Latin American and Caribbean countries welcome Chinese investors with open arms: Nicaraguan Ambassador to China
Published: Jun 06, 2024 11:12 AM
China Nicaragua Photo: CFP

China Nicaragua Photo: CFP

Editor's Note:

Nicaragua, a Central America country, is benefiting from strengthening economic and trade relations with China. According to statistics from China's General Administration of Customs, the bilateral trade volume between China and Nicaragua reached $850 million in 2023, marking a 13.5 percent year-on-year increase, reflecting the continuous improvement of the economic and trade relations between the two countries. China and Nicaragua boast strong economic complementarity, reflecting the immense potential for future cooperation, particularly as part of the China-proposed Belt and Road Initiative (BRI). In an exclusive interview with the Global Times (GT) reporter Yin Yeping, Michael Campbell (Campbell), Ambassador of Nicaragua to China, shared how he sees the opportunities China has to offer, calling for stronger cooperation while defying US-led attempts of intensified "decoupling" targeting China.

GT: How do you see the opportunities that the Chinese market can offer to companies in your country?

Campbell: Latin America and the Caribbean, for various region, for various reasons, is a producer and an exporter, mainly of a few agricultural and commodity products, especially toward Asia, Europe, and the rest of the world.

Almost all of what we produce historically has been sent to the market of the US. China, with its technology, with its investment capacity, with initiatives, such as the BRI, is creating opportunities for Latin America and the Caribbean to diversify their products and to add value of their products. 

It's also helping us to finally develop our infrastructure, transportation, communications, and everything from potable water to other things that we have historically wanted to develop.

We are improving our infrastructure, increasing our production capacity. We're also being able to export to a new market that we don't necessarily know enough about after the free trade agreements (FTA) between Nicaragua and China took effect on January 1 this year. More and more private companies from China are also making that fundamental decision to invest in Latin America and the Caribbean to help us to produce more and export.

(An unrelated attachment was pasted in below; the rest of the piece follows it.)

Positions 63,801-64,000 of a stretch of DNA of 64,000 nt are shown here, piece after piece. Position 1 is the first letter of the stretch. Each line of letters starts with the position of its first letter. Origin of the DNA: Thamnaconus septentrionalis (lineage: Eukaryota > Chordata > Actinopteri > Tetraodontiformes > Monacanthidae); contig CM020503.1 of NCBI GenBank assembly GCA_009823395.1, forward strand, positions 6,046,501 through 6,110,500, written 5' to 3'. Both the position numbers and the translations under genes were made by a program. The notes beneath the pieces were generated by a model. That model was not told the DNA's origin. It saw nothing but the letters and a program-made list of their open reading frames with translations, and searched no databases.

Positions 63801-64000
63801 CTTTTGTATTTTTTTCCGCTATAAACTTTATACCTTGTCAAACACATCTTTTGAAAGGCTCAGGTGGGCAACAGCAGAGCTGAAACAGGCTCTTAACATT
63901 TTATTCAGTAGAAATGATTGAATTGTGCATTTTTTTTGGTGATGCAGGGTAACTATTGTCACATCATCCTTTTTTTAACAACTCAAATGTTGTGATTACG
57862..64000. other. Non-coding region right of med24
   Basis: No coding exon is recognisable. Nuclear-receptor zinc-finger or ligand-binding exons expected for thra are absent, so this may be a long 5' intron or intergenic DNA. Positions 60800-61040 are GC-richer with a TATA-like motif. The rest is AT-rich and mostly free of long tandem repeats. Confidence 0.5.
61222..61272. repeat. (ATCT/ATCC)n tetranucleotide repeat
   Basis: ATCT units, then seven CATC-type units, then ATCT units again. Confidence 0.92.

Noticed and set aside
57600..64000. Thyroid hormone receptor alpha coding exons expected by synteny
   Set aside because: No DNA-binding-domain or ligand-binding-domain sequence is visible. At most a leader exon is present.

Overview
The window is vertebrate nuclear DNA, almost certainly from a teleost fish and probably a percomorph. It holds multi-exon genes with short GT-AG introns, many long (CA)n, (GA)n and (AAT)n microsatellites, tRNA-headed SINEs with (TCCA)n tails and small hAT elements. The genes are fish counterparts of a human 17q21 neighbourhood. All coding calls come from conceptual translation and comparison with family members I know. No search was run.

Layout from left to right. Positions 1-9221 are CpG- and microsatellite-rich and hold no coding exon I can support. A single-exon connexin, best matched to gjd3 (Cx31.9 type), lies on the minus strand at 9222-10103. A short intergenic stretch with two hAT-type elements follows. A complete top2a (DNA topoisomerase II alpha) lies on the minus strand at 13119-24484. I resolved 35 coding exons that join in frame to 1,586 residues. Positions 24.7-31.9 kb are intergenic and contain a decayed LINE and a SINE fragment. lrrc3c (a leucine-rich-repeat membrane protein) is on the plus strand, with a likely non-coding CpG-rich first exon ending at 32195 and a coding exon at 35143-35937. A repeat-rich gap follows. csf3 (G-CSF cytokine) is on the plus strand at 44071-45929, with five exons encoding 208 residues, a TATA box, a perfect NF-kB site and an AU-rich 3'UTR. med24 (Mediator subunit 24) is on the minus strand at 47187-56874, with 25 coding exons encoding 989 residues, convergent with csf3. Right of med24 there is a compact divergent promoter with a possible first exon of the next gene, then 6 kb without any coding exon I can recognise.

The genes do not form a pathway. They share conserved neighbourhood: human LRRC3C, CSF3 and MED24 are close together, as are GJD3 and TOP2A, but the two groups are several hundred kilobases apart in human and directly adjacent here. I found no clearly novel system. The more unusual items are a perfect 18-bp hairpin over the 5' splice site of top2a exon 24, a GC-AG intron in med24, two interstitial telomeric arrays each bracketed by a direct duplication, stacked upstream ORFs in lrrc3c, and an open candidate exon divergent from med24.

Latin American and Caribbean countries are welcoming Chinese investors with arms wide open. And the BRI is having a very, very important impact in our own development, in meeting our own priorities and needs which in the end will not only help Latin America and the Caribbean, but also will help the relationship between China and the region.

GT: The US is intensifying its "decoupling" push against China, and has recently announced the decision to hike tariffs on Chinese electric vehicles. How do you respond to these moves?

Campbell: One of the most ridiculous proposals and probably a proposal that is just made in the framework of the electoral campaign in the US is to increase tariffs on Chinese electric vehicles. This is a key example of the intention of decoupling - the proposal of decoupling very important supply chains. It doesn't make any sense. In the end, it will increase costs to the American people. It goes against everything that we are trying to do to fight against global climate change, because new-energy vehicles are fundamental part of the efforts that we have to make if we really want to slow and reverse the effects of climate change. Latin American and the Caribbean is a region that has historically been affected by the policies of the US. We haven't been able to develop our economies independently. We haven't been able to prioritize our own key strategic projects. 

For example, in Central America, we are at the heart of the Americas with all this potential as a hub for the region. We have very limited infrastructure. The US, which has been seen as a hegemony throughout our history, has systematically blocked our access to these important projects. 

Also that so-called "backyard policy" goes against everything that Latin America and the Caribbean wants to achieve, just as we have been always exposed to these type of economic aggressions by the US.

Now, China, as it continues to become a more and more important player in the global stage, is also facing the economic aggressions and sanctions of the US. We condemn these policies. We don't think that will help the people of the US. And ultimately, it will cause tremendous setbacks to global economic growth, and also to fighting against climate change.